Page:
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How the Common Core Standards Will Affect General and Special Education

September 24th, 2013

The Common Core State Standards Initiative represents an effort led by states to establish a clear set of standards for math and language arts education from kindergarten through the 12th grade. The standards are designed to ensure that students graduating from high school are prepared to enter college or the workforce. The guidelines are designed to be clear and concise so that parents, teachers and students can easily understand what students are expected to learn. The standards have been voluntarily adopted by 45 states, many of which are implementing them beginning with the 2013-2014 school year.

It is important for parents to be aware of what the common core standards are and how they will affect their children’s education. Parents of children with special needs may also wonder how special education will be integrated with the common core standards.

The common core standards are different from previous standards in that they encourage teachers to delve more deeply into the subject matter that is appropriate for that grade level, rather than attempting to cover too many different topics in a superficial way. As an illustration, kindergarten students in New York were previously expected to learn to count to 20 orally and write the numbers up to 10, and they were also introduced to exercises in identifying and creating numerical patterns, which was intended as a rudimentary introduction to algebra concepts. In the new standards, the focus on patterns has been dropped, and kindergarten students instead focus more intensely on learning to count. Kindergarteners will now learn to count to 100 orally and write the numbers up to 20. Rather than memorizing a list of numbers, the focus will be on making sure students truly understand what numbers mean.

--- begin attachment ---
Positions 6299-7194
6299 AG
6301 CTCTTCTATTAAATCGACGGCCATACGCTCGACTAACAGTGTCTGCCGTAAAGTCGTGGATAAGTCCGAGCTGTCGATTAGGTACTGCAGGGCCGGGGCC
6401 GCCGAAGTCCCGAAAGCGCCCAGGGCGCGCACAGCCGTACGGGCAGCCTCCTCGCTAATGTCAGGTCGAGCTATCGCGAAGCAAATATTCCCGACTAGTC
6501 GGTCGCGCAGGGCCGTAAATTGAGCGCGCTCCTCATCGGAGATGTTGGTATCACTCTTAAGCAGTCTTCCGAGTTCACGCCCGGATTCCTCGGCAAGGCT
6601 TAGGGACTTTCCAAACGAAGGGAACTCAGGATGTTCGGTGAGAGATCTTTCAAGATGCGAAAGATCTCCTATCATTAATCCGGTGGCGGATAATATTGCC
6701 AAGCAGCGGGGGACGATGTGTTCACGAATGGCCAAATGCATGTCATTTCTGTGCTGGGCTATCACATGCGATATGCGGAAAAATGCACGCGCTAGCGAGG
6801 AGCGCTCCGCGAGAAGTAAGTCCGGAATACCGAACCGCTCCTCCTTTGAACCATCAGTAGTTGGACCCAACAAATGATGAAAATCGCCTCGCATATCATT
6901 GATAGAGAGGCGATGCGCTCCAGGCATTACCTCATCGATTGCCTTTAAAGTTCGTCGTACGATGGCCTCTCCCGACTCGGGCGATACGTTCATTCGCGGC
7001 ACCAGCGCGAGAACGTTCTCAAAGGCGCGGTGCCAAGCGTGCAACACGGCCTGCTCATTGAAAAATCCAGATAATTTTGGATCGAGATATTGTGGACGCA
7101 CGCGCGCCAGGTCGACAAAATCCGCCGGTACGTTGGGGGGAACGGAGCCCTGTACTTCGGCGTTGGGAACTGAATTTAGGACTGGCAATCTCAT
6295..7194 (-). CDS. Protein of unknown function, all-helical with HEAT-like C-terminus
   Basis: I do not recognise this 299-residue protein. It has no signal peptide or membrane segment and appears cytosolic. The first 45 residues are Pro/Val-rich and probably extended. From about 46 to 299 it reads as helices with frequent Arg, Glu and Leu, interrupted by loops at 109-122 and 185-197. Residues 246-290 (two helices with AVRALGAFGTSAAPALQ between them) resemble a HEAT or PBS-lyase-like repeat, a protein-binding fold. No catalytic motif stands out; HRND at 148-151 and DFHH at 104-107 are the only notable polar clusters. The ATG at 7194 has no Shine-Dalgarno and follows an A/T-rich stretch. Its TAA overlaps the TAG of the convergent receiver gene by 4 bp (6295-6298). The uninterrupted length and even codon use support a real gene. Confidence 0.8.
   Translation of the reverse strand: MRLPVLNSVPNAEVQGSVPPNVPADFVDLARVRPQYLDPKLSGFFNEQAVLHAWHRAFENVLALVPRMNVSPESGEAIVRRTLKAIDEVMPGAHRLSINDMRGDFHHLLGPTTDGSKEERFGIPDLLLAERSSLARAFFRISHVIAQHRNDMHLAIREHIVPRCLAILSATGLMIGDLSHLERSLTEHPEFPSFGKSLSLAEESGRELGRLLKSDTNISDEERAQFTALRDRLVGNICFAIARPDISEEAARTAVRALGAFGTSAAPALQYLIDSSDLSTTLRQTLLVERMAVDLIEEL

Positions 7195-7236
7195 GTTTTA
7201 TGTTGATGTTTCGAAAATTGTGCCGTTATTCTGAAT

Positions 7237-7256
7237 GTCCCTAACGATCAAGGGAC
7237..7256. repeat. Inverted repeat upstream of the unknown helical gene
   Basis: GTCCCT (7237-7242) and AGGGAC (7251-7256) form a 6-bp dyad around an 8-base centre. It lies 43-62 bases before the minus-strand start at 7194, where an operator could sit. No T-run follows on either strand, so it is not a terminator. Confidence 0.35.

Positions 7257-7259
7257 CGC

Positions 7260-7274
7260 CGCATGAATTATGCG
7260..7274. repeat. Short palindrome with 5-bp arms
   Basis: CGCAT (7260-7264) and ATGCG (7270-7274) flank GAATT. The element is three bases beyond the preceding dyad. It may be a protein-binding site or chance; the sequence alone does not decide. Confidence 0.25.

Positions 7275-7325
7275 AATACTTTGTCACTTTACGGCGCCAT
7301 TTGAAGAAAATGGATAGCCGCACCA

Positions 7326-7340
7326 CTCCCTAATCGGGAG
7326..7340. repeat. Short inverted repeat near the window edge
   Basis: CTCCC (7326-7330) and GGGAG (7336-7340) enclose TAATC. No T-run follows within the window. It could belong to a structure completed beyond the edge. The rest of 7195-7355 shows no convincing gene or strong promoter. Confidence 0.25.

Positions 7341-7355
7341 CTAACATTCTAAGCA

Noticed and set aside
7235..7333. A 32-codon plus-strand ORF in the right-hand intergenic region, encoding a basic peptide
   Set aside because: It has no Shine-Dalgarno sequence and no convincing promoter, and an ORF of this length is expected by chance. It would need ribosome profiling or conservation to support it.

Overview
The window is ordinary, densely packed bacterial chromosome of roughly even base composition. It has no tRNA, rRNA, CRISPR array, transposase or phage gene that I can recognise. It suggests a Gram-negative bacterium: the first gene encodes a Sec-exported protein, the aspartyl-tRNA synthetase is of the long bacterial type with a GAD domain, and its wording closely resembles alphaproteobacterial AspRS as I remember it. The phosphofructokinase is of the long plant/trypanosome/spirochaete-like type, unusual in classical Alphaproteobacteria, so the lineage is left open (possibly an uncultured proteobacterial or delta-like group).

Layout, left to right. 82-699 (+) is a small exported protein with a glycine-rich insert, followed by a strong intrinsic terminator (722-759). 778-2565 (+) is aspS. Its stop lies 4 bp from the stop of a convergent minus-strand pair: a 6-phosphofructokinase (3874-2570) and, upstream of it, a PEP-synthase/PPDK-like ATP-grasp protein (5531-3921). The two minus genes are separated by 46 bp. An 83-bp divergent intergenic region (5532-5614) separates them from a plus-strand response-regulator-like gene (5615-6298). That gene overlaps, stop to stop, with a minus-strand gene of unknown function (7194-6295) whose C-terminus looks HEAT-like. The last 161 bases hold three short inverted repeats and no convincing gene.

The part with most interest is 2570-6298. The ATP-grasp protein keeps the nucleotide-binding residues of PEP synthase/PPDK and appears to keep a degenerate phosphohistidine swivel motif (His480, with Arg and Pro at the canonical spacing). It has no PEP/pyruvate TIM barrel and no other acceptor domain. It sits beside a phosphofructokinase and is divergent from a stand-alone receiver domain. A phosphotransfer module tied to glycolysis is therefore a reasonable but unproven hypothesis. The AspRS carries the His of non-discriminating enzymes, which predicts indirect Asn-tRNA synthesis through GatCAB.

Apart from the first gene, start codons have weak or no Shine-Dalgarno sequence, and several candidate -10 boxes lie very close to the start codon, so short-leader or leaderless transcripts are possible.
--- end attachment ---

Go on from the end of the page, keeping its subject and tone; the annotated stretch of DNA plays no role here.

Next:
The principle of delving more deeply into fewer subjects holds true for language arts as well. The Common Core also requires students to read more deeply and to read non-fiction. It applies to all grade levels from kindergarten to 12th grade.

The Common Core in New York City school system, the NYCDOE, is initiating changes. The implementation of the common core standards is happening at the same time that changes are being made in the city’s special education system, after a two-year pilot phase. The special education reforms call for more inclusion for students with special needs, with as much integration into general classrooms as is appropriate based on the student’s individual challenges. The city’s academic officers said that separate special education classrooms could be a detriment to students with learning disabilities who are seeking high school diplomas.

There are obvious challenges involved with introducing two different sets of changes simultaneously, and some parents have expressed concern that the new common core standards may be difficult to modify for special education purposes and might create more barriers for special needs students. However, education officials said that the approach makes sense and is part of moving all students toward a higher set of standards.

For more information on the Common Core in New York, visit http://www.engageny.org.
To learn more about our legal services for families with special needs, visit www.specialneedsnewyork.com.

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